With all the necessary technical tools just lying out there, one of the options is either assembling (or joining) a team of people willing to create their own game or doing this all by yourself. Whether in the first case you can be responsible for game design and maybe a little bit more, the second scenario will require a lot of different skills from you — including programming, modelling, texture mapping etc. It’s not actually bad, but it will take a lot of time and effort to learn and do right.
There are indie games out there made by teams consisting of as many as three people — usually a programmer, an artist and a game designer. Are you still reading?
Basically, it all started when I got fed up doing something I had been educated for simply because I had the knowledge and skills to do it. I had no passion for what I was doing and for this very reason my occupation quickly started to feel meaningless for myself. One day I just sat there at work and thought, I simply have to do something I love, otherwise my life will be worthless. I have been an avid gamer my whole life and I always dreamed of working on games, too. So I started looking for a job in IT sector and game industry in particular.
It took me a few weeks back then to find my current job. I almost landed a job at NVIDIA — got turned down the last moment because somebody from the company decided to take the position they were hiring for and obviously they preferred one of their own. I don’t regret that (I never do). I recall that the interviews there have been extremely useful and educational for myself. That taught me not to be afraid of being turned down — what may seem as a negative experience is still a valuable experience and you can make use of it.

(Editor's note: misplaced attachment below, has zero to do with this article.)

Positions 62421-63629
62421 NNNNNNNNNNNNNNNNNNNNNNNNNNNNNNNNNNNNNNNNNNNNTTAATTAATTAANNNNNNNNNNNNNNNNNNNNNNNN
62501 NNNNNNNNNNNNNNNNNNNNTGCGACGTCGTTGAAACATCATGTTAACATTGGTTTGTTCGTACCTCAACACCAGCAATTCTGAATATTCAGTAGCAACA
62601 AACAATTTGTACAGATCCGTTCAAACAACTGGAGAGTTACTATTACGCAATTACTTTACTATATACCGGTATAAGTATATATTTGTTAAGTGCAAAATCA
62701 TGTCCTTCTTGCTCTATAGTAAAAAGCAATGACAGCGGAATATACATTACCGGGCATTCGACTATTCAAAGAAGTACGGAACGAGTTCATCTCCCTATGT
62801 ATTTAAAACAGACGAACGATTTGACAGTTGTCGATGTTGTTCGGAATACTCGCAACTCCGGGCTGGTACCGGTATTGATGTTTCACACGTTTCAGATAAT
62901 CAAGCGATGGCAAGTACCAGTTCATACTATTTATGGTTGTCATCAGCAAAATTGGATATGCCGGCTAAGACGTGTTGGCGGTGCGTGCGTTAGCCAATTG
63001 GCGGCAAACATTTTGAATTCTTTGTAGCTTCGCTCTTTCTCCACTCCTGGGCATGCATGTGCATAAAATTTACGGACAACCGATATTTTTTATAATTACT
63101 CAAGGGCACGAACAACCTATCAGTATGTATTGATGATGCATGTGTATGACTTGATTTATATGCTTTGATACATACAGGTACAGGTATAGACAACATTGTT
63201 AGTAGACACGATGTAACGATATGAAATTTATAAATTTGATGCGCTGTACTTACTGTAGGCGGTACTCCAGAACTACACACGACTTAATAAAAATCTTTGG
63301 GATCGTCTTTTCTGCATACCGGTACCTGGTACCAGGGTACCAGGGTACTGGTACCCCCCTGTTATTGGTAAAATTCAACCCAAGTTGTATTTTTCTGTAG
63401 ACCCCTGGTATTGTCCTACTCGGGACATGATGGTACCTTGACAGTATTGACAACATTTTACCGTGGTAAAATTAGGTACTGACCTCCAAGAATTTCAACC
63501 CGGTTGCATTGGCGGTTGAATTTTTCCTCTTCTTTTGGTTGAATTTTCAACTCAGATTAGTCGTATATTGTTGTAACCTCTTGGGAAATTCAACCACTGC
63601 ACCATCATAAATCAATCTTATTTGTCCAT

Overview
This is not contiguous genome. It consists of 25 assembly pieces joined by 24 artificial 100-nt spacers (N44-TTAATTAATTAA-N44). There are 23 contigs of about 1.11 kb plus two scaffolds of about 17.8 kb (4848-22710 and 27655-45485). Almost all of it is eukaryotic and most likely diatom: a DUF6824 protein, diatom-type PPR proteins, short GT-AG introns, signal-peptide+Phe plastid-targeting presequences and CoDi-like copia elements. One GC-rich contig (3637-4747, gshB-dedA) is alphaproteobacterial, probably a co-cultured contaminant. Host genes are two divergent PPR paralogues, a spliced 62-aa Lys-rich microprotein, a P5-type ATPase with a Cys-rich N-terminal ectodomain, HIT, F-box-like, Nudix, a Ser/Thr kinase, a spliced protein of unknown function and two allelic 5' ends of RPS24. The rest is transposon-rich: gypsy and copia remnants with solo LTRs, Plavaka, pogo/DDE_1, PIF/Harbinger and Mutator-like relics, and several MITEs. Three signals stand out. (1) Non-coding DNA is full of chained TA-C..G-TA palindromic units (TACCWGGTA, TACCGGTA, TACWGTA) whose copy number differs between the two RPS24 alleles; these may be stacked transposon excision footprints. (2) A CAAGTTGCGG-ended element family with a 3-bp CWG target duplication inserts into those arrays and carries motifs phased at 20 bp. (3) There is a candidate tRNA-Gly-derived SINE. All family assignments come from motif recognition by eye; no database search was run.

When I came to the interview for my current job, I’ve been given a few problems on probability theory, combinatorics and game design — this was expected as the position I have applied for was related to designing economic models and such. The problems weren’t too hard, yet I had to use logic and some very basic knowledge of math. My creative thinking and problem-solving skills have also been put to test.
What felt great is that those problems and questions actually were supposed to attest my ability to think rather than some abstract knowledge. I’ve passed the interview and was hired a few days later by a company that became my second home. I am fairly certain, however, that my prior modding experience has played a big role in me being invited to the interview in the first place.